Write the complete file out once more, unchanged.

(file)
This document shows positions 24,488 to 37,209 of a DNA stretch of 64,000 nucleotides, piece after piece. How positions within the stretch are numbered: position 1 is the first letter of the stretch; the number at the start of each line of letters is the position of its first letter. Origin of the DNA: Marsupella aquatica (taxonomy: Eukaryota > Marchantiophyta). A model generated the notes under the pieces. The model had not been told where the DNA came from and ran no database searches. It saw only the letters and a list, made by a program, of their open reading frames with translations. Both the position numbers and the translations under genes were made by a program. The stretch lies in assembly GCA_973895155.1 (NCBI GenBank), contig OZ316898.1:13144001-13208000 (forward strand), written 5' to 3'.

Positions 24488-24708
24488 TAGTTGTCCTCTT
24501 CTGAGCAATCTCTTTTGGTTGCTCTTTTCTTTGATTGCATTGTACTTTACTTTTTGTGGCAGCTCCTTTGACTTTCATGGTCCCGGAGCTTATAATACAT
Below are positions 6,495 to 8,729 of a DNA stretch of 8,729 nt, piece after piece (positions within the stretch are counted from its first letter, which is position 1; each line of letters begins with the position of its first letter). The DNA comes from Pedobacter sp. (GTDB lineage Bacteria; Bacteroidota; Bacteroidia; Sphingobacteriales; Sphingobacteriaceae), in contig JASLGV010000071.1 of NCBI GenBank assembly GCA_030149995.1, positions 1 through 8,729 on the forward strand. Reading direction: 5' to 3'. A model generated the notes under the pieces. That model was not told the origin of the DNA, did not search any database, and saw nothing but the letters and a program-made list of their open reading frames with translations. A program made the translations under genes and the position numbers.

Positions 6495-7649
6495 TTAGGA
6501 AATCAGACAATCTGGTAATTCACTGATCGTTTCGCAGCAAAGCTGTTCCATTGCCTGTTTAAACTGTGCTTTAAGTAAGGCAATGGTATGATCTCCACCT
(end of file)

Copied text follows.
This document shows positions 24,488 to 37,209 of a DNA stretch of 64,000 nucleotides, piece after piece. How positions within the stretch are numbered: position 1 is the first letter of the stretch; the number at the start of each line of letters is the position of its first letter. Origin of the DNA: Marsupella aquatica (taxonomy: Eukaryota > Marchantiophyta). A model generated the notes under the pieces. The model had not been told where the DNA came from and ran no database searches. It saw only the letters and a list, made by a program, of their open reading frames with translations. Both the position numbers and the translations under genes were made by a program. The stretch lies in assembly GCA_973895155.1 (NCBI GenBank), contig OZ316898.1:13144001-13208000 (forward strand), written 5' to 3'.

Positions 24488-24708
24488 TAGTTGTCCTCTT
24501 CTGAGCAATCTCTTTTGGTTGCTCTTTTCTTTGATTGCATTGTACTTTACTTTTTGTGGCAGCTCCTTTGACTTTCATGGTCCCGGAGCTTATAATACAT
Below are positions 6,495 to 8,729 of a DNA stretch of 8,729 nt, piece after piece (positions within the stretch are counted from its first letter, which is position 1; each line of letters begins with the position of its first letter). The DNA comes from Pedobacter sp. (GTDB lineage Bacteria; Bacteroidota; Bacteroidia; Sphingobacteriales; Sphingobacteriaceae), in contig JASLGV010000071.1 of NCBI GenBank assembly GCA_030149995.1, positions 1 through 8,729 on the forward strand. Reading direction: 5' to 3'. A model generated the notes under the pieces. That model was not told the origin of the DNA, did not search any database, and saw nothing but the letters and a program-made list of their open reading frames with translations. A program made the translations under genes and the position numbers.

Positions 6495-7649
6495 TTAGGA
6501 AATCAGACAATCTGGTAATTCACTGATCGTTTCGCAGCAAAGCTGTTCCATTGCCTGTTTAAACTGTGCTTTAAGTAAGGCAATGGTATGATCTCCACCT